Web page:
‘Everywhere I Go People Are Happy’
by Craig Playstead
Saturday, March 15 2014
Paul McCartney lives in a world where it’s all about him. And he turns it around. (image by ZioWoody).
You open the door and quickly slide into another forgettable Starbucks to escape the rain and an audible gasp emits from the packed store. After realizing they’re not dreaming, the group breaks into a frantic applause.
All because you walked in for mediocre cup of coffee.
Faces light up like Christmas trees, camera phones are out so fast you’d think they were in holsters and one woman in her 50’s is crying. This’ll be a story she tells for the rest of her life. It doesn’t matter if the person you encounter is a regular Joe in the men’s room or the President of the United States, the reaction is always the same: they can’t believe it’s actually you.
This is how Paul McCartney has lived every day for the past 50 years.
Can you imagine people reacting to you like this, every day? It would flip your brain inside-out and seriously warp your sense of reality. It would turn you into a monster. Or at least someone whose self-importance is so off the charts they lose touch with what it means to be a real person. It’s happening to Justin Bieber right now, and I don’t have to tell you it’s not going well. And with Paul, it’s Bieber times ten. No one could handle this for a month, let alone for the past 50 years. Except for him.
A-list celebrities who duck people for sport on a daily basis are turned into giggling school girls and teenage boys with crushes when they see McCartney. We’ve all dreamed about being famous, and those who’ve had this dream come true talk about how it consumes them. Especially when they’re out with their kids, or just want to grab a sandwich. It killed Kurt Cobain. It would have killed me in my 20’s to go from living in an old house that leaned too far to the left with five other guys, to international super-stardom where I gave hope to an entire generation who grew up in a broken home. It’s a lot of pressure, especially if you don’t have the tool to deal with it like Kurt. It’s too much for almost everyone on this planet, except for, well, Paul McCartney.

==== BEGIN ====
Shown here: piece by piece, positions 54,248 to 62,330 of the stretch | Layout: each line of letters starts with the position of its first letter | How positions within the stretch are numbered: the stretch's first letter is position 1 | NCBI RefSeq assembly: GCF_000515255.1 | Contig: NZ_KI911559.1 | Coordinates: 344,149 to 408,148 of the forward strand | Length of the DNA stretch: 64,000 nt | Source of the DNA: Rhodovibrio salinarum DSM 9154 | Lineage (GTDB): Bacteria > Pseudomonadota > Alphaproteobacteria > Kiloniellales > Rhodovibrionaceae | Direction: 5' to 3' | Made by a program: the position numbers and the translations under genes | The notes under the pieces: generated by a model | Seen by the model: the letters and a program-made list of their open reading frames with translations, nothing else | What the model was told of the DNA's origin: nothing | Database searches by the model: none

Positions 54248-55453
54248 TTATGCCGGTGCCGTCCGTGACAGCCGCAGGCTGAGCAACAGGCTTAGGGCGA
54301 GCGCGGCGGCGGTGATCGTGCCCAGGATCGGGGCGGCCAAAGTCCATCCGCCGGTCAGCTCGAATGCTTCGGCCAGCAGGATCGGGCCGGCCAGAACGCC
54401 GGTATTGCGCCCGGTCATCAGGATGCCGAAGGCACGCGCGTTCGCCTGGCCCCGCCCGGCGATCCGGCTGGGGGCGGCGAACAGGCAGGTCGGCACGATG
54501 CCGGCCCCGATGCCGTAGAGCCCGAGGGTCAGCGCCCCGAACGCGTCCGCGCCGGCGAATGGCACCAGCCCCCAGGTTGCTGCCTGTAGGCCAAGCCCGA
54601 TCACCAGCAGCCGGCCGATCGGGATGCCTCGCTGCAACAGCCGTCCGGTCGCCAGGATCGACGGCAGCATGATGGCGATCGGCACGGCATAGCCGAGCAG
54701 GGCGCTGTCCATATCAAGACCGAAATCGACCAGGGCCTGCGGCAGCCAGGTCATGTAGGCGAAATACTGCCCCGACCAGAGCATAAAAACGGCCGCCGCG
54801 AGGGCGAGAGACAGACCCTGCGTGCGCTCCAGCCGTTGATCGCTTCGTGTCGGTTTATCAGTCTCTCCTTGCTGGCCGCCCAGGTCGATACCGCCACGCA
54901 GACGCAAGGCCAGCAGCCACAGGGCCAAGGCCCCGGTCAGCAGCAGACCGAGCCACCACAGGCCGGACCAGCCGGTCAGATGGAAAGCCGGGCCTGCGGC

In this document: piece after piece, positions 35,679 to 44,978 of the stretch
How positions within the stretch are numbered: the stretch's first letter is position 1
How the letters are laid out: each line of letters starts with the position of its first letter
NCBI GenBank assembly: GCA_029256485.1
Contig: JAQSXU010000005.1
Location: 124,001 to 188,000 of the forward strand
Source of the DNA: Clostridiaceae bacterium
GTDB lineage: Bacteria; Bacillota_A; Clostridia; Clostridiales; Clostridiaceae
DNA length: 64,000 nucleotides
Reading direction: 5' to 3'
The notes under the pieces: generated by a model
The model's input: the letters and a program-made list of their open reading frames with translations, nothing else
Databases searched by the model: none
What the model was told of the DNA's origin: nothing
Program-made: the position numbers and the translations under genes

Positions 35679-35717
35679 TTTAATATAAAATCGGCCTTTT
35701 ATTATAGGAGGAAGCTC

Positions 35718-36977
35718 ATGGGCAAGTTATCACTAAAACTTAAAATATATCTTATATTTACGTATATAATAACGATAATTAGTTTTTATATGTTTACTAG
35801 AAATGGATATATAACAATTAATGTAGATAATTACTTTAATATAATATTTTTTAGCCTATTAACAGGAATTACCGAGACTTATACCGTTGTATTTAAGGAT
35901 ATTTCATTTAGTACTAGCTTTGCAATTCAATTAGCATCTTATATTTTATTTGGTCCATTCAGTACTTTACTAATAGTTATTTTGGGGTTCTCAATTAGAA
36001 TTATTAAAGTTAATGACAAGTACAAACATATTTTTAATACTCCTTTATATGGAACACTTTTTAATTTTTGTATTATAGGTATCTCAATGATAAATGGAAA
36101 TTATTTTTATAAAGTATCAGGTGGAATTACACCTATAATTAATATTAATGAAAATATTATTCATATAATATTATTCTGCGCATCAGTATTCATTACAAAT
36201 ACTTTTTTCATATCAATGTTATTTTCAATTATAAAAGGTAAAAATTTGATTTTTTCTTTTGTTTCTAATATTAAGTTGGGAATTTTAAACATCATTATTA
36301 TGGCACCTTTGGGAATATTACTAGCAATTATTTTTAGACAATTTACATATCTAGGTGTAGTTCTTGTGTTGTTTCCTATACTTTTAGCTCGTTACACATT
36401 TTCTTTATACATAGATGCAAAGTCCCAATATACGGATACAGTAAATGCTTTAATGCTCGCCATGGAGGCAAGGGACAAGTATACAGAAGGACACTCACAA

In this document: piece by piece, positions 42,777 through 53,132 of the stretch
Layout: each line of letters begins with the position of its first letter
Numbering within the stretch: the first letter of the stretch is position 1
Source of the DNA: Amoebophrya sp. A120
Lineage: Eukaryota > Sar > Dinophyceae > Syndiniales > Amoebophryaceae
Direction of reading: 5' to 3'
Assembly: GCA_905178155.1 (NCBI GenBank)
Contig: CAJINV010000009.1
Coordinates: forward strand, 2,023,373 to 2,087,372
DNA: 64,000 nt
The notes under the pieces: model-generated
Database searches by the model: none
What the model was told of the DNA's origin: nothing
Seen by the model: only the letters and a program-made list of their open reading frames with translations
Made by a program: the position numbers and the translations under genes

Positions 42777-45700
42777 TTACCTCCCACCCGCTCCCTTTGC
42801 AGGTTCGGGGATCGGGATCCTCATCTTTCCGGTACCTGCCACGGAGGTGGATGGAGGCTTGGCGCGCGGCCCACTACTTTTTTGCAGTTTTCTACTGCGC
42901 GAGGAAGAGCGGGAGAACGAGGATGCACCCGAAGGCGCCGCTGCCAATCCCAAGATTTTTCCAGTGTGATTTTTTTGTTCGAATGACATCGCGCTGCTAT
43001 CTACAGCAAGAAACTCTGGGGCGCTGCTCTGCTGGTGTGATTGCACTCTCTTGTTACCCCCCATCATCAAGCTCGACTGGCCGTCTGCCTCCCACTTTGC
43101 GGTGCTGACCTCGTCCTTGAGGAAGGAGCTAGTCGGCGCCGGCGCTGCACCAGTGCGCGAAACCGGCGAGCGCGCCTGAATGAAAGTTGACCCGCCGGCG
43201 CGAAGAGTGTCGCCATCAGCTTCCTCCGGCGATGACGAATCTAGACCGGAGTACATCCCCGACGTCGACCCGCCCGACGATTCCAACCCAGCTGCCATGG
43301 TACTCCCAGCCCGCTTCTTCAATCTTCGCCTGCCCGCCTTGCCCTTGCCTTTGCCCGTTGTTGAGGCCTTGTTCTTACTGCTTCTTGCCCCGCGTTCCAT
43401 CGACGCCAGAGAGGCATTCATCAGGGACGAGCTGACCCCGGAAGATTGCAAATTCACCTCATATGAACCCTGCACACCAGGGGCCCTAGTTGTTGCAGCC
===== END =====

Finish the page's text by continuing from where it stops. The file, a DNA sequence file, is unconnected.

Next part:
How does he deal with it? Well, a story first. I was listening to the WTF podcast by comedian Marc Maron, and he was interviewing one of my favorite people in the world, Dave Grohl. They were talking about Dave’s incredible documentary, Sound City (the best movie I saw last year) when the conversation steered toward the time Grohl spent in the studio recording with Paul McCartney for the movie. Few musicians are more famous than Dave right now, and he was giddy and blown away working with Sir Paul. He said it was an entire day of his life flashing before his eyes, but in a good way. McCartney was the entire reason he ever played music.
Grohl: “Paul McCartney understands his place in the universe.” (image by Nizzam Udin)
The conversation downshifted to how anything gets done when people are so starstruck. Literally every person working on the record from the musicians to the engineers were, at one point in their youth influenced listening to the Beatles laying on shag carpet while a 45 spun on their record player. Then clarity came when Dave explained how Paul McCartney is so damn good at being Paul McCartney.
“He gets it.” Grohl said. “He understands how you feel when you meet him, and he let’s you know you’re ok. He’s a wonderful person, and totally understands his role in the universe. In a very realistic sense.”
How many of us understand our role in the Universe? Hands please.
To add a little more context to Dave’s explanation, a rock journalist who interviewed McCartney asked about this phenomenon that everywhere he goes, people go bat-shit. The former Beatle remarked on how great it was.
“It’s one of the great luxuries of my life. Everywhere I go, people are happy.”
Wow. You could see it during the big 50th Anniversary Beatles celebration on CBS a couple weeks ago. Every star who played a Beatles song was looking for validation from McCartney, and he was happy to give it – whether he they butchered the song or not. And many did (including Ringo). He understood how happy those musicians were to play those incredible songs that only get better with age, and how much it meant to them.
So, in a world where it’s all about him, Paul McCartney makes it about you. And if you step back and look at it, this is the only way to handle a level of fame that maybe a handful of people in the past 50 years have ever attained. You don’t fight fame that intense, you embrace the feeling it has on others.
In a time where celebrities are epic disasters, the biggest one on the planet is teaching us all about how to be happy and deal with people: make life about them, not you. Maybe, in time he could have taught Kurt that instead of fighting the wave, he should have been riding it.
Probably good advice for all of us.